I have written about this on some Russian-language sites, and have (surprisingly) received a lot of hate for it, a lot of false accusations, but also an overwhelming amount of support. The name has been changed.

This is Xenia’s life. From start to finish. It’s condensed, and there are a lot of blanks that will never be filled. There is also a lot that I can only guess at – what she was like on her own, what she felt toward her mother, had she ever been in love, what was her quest and what was her favourite colour.

What I am reproducing here is something incomplete, but nevertheless, important and precious in its own right. Please read.

Xenia was the youngest child in a family of four: mother, father, brother, and her. This family lived in our building, in Kiev. My grandmother remembers that, a long time ago, they were happy enough.

In the late 1980’s, the father left. He claimed he was “in love” with another woman, and wanted everyone to leave him alone. At first, the wife thought this was a phase. But he simply disappeared out of their lives, and after a year went by, she started to drink.

Xenia was affected the most – she was much younger than her brother, no more than 8 years old at that time, and these new developments hit her hard. Her mother was not a monster, but she could be scary when she drank. Xenia spent most of her free time outside, away from mum.

A few years later, her brother began doing heroin.

Everyone knew what was happening, because the problems were dragged out into the public. Drunk mother screamed at high son. Xenia sat outside on the bench, and rocked back and forth.

It was around this time that I first met her. She was older than I was by a couple of years, or decades, in fact. She was not at all a child – even though her performance at school lead some to believe that she was “slow.” It was very hard for her to learn or develop in any way in her environment.

At age twelve, she was appropriated by a group of older kids. They lent her stockings, lipstick, short skirts. They liked to dress her up, like a doll. She was very willing – she would have done anything for affection.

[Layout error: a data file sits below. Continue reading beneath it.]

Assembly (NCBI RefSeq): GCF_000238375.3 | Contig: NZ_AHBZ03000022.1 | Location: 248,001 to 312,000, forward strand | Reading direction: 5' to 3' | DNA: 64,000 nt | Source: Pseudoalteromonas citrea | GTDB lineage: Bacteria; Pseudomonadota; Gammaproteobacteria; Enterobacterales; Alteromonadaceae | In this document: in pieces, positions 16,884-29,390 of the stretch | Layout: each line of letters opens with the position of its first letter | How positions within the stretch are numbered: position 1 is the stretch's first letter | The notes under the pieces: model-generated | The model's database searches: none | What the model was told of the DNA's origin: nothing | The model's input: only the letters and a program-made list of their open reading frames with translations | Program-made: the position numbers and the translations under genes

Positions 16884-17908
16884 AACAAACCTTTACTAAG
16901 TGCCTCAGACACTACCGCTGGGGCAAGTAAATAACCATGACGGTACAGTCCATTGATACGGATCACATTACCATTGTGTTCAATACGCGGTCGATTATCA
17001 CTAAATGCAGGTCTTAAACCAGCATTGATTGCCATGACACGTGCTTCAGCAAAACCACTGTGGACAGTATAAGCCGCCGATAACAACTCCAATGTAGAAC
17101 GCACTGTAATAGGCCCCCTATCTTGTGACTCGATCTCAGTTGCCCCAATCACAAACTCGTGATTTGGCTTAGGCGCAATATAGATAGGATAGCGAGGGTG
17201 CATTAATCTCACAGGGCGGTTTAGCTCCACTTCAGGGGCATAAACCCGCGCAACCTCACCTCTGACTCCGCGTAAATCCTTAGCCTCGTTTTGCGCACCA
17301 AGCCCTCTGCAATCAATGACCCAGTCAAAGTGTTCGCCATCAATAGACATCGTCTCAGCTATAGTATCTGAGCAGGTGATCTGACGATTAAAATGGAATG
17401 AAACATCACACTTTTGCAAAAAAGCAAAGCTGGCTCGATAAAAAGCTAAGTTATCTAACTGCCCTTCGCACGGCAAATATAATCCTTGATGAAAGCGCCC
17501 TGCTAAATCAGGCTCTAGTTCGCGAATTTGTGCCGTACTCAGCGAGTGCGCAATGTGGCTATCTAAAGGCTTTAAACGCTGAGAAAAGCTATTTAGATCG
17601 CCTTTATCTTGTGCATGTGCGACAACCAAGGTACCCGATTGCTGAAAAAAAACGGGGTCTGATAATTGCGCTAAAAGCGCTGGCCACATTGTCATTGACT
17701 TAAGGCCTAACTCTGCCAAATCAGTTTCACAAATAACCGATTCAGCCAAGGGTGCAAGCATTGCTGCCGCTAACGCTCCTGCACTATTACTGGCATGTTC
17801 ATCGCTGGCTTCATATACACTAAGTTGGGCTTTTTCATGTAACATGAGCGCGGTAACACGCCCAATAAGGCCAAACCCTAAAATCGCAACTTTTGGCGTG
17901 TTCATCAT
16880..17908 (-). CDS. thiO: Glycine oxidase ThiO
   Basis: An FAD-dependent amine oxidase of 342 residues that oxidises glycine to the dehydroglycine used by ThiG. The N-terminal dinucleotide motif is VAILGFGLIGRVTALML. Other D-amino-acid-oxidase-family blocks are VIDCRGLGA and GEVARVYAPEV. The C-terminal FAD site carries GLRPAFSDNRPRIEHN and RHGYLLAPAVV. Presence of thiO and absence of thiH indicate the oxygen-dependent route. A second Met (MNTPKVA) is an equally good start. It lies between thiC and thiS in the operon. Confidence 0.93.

There are a lot of college students in that neighbourhood, and the men took a liking to her right away. She was desperate for any sort of attention, if anyone bought her lunch, or a bottle of Coke, she mistook these gestures for love. People said a lot of unfair things about her, she was like a “dog,” she could follow you anywhere.

When she was spurned, also like a dog, she cried horribly, loudly, so that the entire neighbourhood could hear.

She ended up pregnant at fourteen. Her mother was seeing some sort of spiritual “guru” then, to try and stop her addiction. The “guru,” some bearded old guy, said that Xenia was a “whore” and that “pregnancy is the cross she must bear.” No attempts to establish paternity were made, although this was probably a case of statutory rape – considering the people Xenia was regularly seen with.

The mother, and the people in her circle, all agreed with this. Xenia gave birth to, and kept, the baby. People said that she probably hoped that the baby would bring its father back. Who knows.

The baby was born sick. It screamed all day and all night. You could hear it even through the tough brick walls of the building. The mother screamed at Xenia. The brother spent almost all of his free time out and about with his friends and heroin. The mother’s drinking got worse. She no longer wanted to stop. She bit off a whole lot more than she could chew.